There's still no cure for the hepatitis C that took Tim Harmon's life in 1999. But the hope is that funds raised by a 5K event in his honor will help toward that goal and will educate the public about this disease.
"We do it to remember Tim and also to raise awareness of what hepatitis C is," said race director Tom Cook of Chantilly's Armfield Farms community. "We bill it as the 'Race against Hepatitis' and put literature about it in the race packet."
This year's 5K run/walk is the fourth annual and will be held Saturday, June 21, at 8:30 a.m. at the Fairfax County Government Center. Registration is $17 by June 6 and $20 afterward. Participants may register on race day from 7-8:15 a.m. or at www.racepacket.com. There are three divisions: Runners/walkers, Fairfax County employees and baby joggers.
When Harmon died at age 51, he'd worked 20 years for Fairfax County. He was the county's Director of Residential Services for Alcohol and Drug Services and was a leading proponent for substance-abuse treatment.
Because of his hard work, seven new residential treatment programs were opened. He also helped expand those at A New Beginning and Fairfax Detox in Chantilly, New Generations in Vienna, plus Crossroads and Sunrise House.
"He really loved people and he loved life, and he had a passion for the people who he felt weren't going to get as even a break from society," said his widow Becky of Sterling. "He was an advocate for them."
Agreeing, Cook said Harmon was always trying to make the world a better place. And he worked tirelessly to create treatment opportunities for people with substance-abuse problems so they could rebuild their lives.
Harmon hired Cook in 1984 as a county substance-abuse counselor, and the two became good friends. Unfortunately, though, Harmon contracted hepatitis C — the only form of hepatitis that has no vaccine. When he died, he was on the list for a liver transplant.
"It's a virus that can stay in your system for years and years and you don't know about it because you feel fine," said Cook. "Tim found out about his during a routine blood test."
And in typical fashion for Harmon, he used his own illness as a catalyst to help and teach others about this quiet killer. "When he found out that he was positive for hepatitis C — and learned more about the illness and that it could be a time bomb within people — he was instrumental in getting testing for drug and alcohol clients and staff members," said Becky Harmon. "He did all he could to educate others about it, and he encouraged people to be in support groups and to get help and services."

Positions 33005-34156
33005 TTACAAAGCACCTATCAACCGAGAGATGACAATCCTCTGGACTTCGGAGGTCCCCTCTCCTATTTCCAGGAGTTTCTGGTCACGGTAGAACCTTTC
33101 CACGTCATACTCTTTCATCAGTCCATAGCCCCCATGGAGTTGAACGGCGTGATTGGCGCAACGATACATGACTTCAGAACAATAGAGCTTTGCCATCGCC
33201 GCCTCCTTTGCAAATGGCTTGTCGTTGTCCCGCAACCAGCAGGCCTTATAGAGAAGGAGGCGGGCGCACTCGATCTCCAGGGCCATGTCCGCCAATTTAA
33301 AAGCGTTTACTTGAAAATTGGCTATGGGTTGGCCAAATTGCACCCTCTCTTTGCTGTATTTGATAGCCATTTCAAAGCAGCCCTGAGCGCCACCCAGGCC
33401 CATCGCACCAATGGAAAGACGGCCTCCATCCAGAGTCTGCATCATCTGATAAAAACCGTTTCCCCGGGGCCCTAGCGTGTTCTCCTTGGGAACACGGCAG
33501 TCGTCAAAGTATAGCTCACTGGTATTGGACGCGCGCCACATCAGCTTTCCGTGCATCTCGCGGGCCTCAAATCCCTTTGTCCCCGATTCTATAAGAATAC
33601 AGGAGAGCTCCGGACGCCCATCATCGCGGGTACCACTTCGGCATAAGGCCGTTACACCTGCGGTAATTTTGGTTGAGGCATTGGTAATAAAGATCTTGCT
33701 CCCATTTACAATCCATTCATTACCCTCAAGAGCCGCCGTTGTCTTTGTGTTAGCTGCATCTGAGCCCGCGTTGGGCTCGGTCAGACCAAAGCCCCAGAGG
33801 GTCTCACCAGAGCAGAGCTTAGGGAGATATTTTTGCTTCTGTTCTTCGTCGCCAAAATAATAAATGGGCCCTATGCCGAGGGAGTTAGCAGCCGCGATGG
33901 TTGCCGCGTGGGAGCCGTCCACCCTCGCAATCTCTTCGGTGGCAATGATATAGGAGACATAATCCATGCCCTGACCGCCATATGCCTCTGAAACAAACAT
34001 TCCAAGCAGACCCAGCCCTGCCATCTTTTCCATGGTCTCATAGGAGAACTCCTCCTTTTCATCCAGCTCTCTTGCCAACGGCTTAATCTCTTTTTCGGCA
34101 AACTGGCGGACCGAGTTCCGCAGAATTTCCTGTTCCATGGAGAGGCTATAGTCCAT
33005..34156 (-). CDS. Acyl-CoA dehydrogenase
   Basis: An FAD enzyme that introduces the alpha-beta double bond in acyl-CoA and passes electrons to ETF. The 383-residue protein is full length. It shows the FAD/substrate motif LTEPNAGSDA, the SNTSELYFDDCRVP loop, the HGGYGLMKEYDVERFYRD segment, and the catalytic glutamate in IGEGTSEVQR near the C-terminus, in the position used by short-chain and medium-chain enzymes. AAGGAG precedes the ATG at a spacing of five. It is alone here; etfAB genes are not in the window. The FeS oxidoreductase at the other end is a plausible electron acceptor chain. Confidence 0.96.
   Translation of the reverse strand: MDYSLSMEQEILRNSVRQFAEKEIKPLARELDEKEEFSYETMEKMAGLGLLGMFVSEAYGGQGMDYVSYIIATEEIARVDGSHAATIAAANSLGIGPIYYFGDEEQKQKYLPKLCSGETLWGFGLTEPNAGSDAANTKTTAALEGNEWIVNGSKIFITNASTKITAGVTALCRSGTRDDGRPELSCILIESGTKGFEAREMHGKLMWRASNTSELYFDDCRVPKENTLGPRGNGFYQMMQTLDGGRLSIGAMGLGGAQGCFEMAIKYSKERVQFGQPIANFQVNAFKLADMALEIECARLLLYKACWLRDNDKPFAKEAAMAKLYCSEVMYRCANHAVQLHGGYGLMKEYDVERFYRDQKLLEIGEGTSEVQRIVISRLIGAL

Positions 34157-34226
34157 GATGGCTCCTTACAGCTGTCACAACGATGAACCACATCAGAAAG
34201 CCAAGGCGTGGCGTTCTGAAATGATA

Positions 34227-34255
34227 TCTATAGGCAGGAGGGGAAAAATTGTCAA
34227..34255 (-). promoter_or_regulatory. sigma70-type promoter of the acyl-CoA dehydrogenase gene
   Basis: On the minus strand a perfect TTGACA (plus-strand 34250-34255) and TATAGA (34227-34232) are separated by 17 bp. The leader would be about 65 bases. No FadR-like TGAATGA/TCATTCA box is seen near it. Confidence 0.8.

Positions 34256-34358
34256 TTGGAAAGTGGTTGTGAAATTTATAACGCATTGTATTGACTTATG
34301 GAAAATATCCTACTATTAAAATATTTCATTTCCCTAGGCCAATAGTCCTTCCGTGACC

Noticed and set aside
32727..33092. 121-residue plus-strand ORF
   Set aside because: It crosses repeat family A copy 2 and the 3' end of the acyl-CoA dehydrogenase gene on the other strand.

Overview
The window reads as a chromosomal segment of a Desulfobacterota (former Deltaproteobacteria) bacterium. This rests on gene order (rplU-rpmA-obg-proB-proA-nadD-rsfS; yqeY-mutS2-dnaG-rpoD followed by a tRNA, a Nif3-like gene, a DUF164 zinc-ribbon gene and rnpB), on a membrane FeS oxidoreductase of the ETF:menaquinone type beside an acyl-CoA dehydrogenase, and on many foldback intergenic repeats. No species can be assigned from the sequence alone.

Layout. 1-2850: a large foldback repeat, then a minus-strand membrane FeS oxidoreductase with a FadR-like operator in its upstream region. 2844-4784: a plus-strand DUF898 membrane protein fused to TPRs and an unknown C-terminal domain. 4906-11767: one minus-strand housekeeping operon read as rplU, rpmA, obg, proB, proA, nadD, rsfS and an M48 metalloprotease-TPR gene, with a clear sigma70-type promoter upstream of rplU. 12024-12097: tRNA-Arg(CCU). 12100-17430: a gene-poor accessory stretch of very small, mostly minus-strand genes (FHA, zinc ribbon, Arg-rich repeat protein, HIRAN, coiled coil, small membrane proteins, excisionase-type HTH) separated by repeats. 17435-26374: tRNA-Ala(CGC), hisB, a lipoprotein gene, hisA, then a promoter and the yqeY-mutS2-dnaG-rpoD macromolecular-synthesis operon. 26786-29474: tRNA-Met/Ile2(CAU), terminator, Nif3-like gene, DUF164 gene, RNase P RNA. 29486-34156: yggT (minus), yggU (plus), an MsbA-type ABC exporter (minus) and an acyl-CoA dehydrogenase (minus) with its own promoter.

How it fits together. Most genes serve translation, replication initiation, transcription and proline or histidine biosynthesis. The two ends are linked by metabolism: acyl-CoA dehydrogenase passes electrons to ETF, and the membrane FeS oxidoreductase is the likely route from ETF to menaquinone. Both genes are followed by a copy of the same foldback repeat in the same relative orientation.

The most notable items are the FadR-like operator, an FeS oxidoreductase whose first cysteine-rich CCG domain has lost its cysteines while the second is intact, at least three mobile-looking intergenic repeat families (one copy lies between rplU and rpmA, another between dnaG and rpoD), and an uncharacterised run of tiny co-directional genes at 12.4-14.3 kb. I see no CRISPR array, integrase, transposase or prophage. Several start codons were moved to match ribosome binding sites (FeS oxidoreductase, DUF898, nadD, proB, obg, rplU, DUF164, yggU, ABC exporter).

Proceeds from the 5K race go to charities including the Hepatitis Foundation, the American Liver Foundation and several local substance-abuse centers. Funds also go toward an annual scholarship for an aspiring substance-abuse counselor.
Last year's event drew 600 participants and raised nearly $10,000. Cook hopes both figures will increase, this year. "We get a lot of people from Centreville, Springfield, Leesburg, Burke and Alexandria in the race," he said. "We get really serious runners, people who knew Tim and people who have someone in their family with hepatitis C."
Awards are given to the top three overall male and female finishers in each division, and age-group prizes will also be awarded. More than 130 trophies/medals will be given, and prizes such as merchandise and restaurant meals — donated by local merchants — will be randomly awarded. And registered participants will receive commemorative T-shirts.
The certified 5K course is mostly flat and fast. It begins and ends in front of the Government Center and goes out to West Ox Road and Monument Drive. A live, classic-rock band, The Sock Monkeys, will entertain before, during and after the race.
Also slated is a silent auction for sports memorabilia, including a jersey and footballs signed by Washington Redskins. There are Baltimore Orioles photos, as well as a football signed by football Hall of Famer Bob Griese and son Brian, a star quarterback with the Denver Broncos. Other highlights include a basketball autographed by University of Maryland basketball coach Gary Williams and a football autographed by Terrapin football coach Ralph Friedgen.
At the time of Harmon's death, he and Becky were married 22 years. Their daughters, Cara and Rachael, are now 21 and 16, respectively. "There are still tough moments," said Becky. "Because he was such a strong personality and a special person, it left a void. And we always miss him."
As for the race in her late husband's honor, she said, "I think it's absolutely wonderful," and she praised Cook and his wife for all their efforts. "Tom and Peggy took this on and have been so dedicated to making this a success," she said. "I know Tim would be pleased and would be both proud and humbled by what they're doing and by the response."
An estimated 4 million Americans are currently infected with the hepatitis C virus; some 85 percent of those who contract it remain infected for life, and an estimated 15,000 die each year. The annual death toll is expected to triple by 2010. It can be contracted through sexual relations with someone infected, by sharing dirty drug needles and via blood transfusions. For more information about this disease, call 1-800-891-0707 or visit www.hepfi.org.